Park care in Mount Majura Nature Reserve

Mount Majura Nature Reserve (MMNR) (35°14’15″S 149°10’50″E) is part of the Canberra Nature Park. This natural reserve is located in the northern suburbs of Canberra in the Australian Capital Territory. There is a series of residual bush areas of mainly hills and ridges that frame suburban Canberra. The hills of MMNR are covered with native Australian trees, most of the species are eucalyptus. At the same time, there are also an amount of highly sensitive rare plant species, including up to 26 species of terrestrial orchids such as Spider Orchid (Arachnorchis actensis). Mt Majura has a colourful variety of shrubs and grasses like Redanther Wallaby Grass (Joycea pallida) and Acacia (Acacia genistifolia) (See Figure 1). Also, Mt Majura is home to one of the few remaining stands of Yellow Box Eucalyptus melliodora in Australia. There is the critically endangered Box-Gum Woodland at the lower slope. It’s also significant for endangered birds which include the Scarlet Robin (Petroica boodang) and Swift Parrot (Lathamus discolor). Sometimes we can see mixed species groups of small woodland birds foraging in the winter. MMNR sustains the native biodiversity conservation and maintains the ecological environment.

Figure 1. Acacia genistifolia

There are some environmental issues in MMNR. Pest species and excessive populations of species adversely impact on the MMNR because of the proximity of MMNR to the residential area. On the other hand, native species visibly impact on the conservation. For example, managers should concern about the present overgrazing by European Rabbit, Brown Hare, Eastern Grey Kangaroo and European Red Fox. The impact of large populations of grazing and browsing animals is particularly devastating the structure of the soil. It results in irreversible loss of biodiversity and topsoil during drought season. Also, the weed invasion has greatly diminished the diversity and abundance of native plant species. Woody weeds are threatening the integrity of the nature reserves.
Mount Majura’s local volunteer park care group is known as the Friends of Mount Majura (FoMM). FoMM aims to conserve environment and host events such as informative walks, wildlife exhibitions, and displays. Moreover, FoMM provides many volunteer opportunities to people which use their free time to caring for the nature reserve. The range of activities includes weed management and raising and planting trees. They also conduct monitoring activities on plants, animals and water quality. During the mid-break, I joined in the working party to enjoy contributing to conservation within the MMNR. The main parts of my work experience are watering (Figure 2) and mulching (Figure 3). The aim of watering is to help retain moisture in order to keep growing. Most of the sunlight is absorbed by plants for photosynthesis, the evaporation of water progressively increases at the same time. The watering can prevent too much water from losing. We should care about throwing the water from plastic shells while we are watering the plants, the watering demands patience. On the other hand, the mulch is a layer of material applied to the surface of the soil, the recovery of the ground cover is very limited due to the loss of topsoil and reduced water infiltration. The mulching contributes to retain the soil moisture and improve fertility and health of the soil. Especially reducing weed growth and raising the visual appeal of the area. The main material of the mulch is organic residues including grass clippings, leaves, hay, straw and shredded bark. The lack of ground cover where we need to mulch. Finally, we voluntarily help organizers to check the plastic shells whether there is any damage. If the plastic shells become loose and damaged, we should replace them. Plastic shells are installed by stick, we need to care about species which might be over compressed by plastic shells. The purpose of plastic shells is to prevent destroying the species.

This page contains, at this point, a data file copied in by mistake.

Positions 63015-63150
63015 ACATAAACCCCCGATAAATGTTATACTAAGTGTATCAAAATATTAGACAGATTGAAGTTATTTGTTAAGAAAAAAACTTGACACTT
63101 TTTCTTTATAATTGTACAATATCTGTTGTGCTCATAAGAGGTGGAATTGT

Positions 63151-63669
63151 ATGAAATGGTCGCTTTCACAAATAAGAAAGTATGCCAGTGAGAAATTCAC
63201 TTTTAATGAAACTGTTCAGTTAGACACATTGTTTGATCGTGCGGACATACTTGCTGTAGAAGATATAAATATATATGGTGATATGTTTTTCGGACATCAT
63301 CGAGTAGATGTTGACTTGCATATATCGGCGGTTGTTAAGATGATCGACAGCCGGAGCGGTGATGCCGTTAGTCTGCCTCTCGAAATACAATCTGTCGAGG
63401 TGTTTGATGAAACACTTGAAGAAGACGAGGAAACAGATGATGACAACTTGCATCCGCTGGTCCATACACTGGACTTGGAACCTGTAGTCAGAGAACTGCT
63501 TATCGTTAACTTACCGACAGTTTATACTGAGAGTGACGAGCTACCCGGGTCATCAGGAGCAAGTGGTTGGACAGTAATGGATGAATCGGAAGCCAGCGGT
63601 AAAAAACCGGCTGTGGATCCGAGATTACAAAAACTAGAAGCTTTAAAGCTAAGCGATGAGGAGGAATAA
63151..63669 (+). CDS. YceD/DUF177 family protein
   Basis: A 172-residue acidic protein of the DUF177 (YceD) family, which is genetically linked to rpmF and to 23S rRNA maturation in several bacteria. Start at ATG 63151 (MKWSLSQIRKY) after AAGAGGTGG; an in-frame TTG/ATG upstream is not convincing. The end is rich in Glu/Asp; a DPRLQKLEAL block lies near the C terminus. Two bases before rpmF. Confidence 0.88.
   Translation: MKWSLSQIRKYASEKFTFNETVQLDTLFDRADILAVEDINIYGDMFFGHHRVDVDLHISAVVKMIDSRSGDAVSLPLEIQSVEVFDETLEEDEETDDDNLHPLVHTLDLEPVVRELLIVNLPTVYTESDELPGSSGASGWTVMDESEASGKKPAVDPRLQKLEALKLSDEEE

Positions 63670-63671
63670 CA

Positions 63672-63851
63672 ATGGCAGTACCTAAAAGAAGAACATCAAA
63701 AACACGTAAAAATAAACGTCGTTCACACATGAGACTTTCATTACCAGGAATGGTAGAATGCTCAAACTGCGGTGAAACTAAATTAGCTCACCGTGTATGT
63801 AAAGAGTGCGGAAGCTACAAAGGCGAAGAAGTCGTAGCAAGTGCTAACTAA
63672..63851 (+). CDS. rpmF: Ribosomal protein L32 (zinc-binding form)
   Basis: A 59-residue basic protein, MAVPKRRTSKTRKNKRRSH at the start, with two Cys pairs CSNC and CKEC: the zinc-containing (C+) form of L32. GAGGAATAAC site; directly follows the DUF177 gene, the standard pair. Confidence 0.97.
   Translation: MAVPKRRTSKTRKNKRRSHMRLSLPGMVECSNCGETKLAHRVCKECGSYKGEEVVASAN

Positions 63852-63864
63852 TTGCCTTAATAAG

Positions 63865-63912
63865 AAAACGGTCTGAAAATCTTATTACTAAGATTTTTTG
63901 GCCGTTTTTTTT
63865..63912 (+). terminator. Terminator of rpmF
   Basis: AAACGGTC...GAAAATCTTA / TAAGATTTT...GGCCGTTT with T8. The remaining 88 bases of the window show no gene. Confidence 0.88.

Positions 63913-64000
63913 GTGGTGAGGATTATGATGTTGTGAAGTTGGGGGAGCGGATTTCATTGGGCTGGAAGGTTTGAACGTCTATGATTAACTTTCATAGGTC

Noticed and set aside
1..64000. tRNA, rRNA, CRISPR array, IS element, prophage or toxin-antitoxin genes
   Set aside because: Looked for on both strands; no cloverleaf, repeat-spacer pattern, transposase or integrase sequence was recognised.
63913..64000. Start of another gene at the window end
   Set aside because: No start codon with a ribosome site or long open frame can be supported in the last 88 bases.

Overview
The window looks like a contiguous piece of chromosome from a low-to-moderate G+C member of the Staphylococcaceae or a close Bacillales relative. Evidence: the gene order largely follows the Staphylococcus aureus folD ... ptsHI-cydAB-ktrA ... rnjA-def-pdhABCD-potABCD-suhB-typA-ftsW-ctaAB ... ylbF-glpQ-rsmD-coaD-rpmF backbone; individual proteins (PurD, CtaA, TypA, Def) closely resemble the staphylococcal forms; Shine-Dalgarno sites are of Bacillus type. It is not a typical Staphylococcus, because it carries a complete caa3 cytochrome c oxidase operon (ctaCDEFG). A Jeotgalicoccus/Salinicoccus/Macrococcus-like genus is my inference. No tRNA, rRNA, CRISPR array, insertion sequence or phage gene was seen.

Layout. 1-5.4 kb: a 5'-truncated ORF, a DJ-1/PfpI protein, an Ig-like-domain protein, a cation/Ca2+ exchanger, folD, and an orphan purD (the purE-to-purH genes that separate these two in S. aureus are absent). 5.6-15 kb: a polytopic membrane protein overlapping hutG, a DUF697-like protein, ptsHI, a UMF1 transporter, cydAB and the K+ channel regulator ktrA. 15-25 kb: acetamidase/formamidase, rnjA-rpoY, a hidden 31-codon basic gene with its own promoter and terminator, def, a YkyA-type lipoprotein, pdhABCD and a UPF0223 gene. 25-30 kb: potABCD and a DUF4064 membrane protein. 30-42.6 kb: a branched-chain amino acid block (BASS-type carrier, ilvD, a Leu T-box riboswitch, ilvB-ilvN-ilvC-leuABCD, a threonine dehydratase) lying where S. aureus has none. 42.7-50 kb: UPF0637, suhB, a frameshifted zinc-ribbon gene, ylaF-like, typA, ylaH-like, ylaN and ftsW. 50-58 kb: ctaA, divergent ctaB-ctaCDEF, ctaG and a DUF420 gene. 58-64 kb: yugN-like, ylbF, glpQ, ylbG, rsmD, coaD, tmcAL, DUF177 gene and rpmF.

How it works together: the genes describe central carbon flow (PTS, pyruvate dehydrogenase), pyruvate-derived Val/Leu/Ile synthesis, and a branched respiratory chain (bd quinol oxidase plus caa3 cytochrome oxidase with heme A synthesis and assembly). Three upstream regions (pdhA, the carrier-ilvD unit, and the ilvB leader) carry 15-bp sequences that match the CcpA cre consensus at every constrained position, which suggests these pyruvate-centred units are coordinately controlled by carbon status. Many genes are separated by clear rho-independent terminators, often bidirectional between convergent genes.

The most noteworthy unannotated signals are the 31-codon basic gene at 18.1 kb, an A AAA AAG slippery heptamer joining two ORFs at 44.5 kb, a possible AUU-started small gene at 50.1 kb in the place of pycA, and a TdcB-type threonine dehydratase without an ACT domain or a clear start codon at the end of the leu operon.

Figure 2. Watering

Figure 3. Mulching

This is the valuable working experience for me that learned how to correctly water the plants and how to suppress the growth of the weed. This activity also contributes to realizing that environmental works are not easy to insist. Managers always have to spend much time to maintain and recover the environment. Therefore, volunteer works have great significance to support the environmental action. Although there are some environmental issues in MMNR, local volunteers are working hard to turn this trend around. In addition, I encourage more people to join volunteer of groups and try to efforts protect the environment.


About Biodiversity Conservation Blog

I am an Associate Professor at The Australian National University and convene a (very awesome) course called Biodiversity Conservation. Myself and students in the course contribute to this blog.
This entry was posted in Uncategorized. Bookmark the permalink.

Leave a Reply

Fill in your details below or click an icon to log in: Logo

You are commenting using your account. Log Out /  Change )

Google photo

You are commenting using your Google account. Log Out /  Change )

Twitter picture

You are commenting using your Twitter account. Log Out /  Change )

Facebook photo

You are commenting using your Facebook account. Log Out /  Change )

Connecting to %s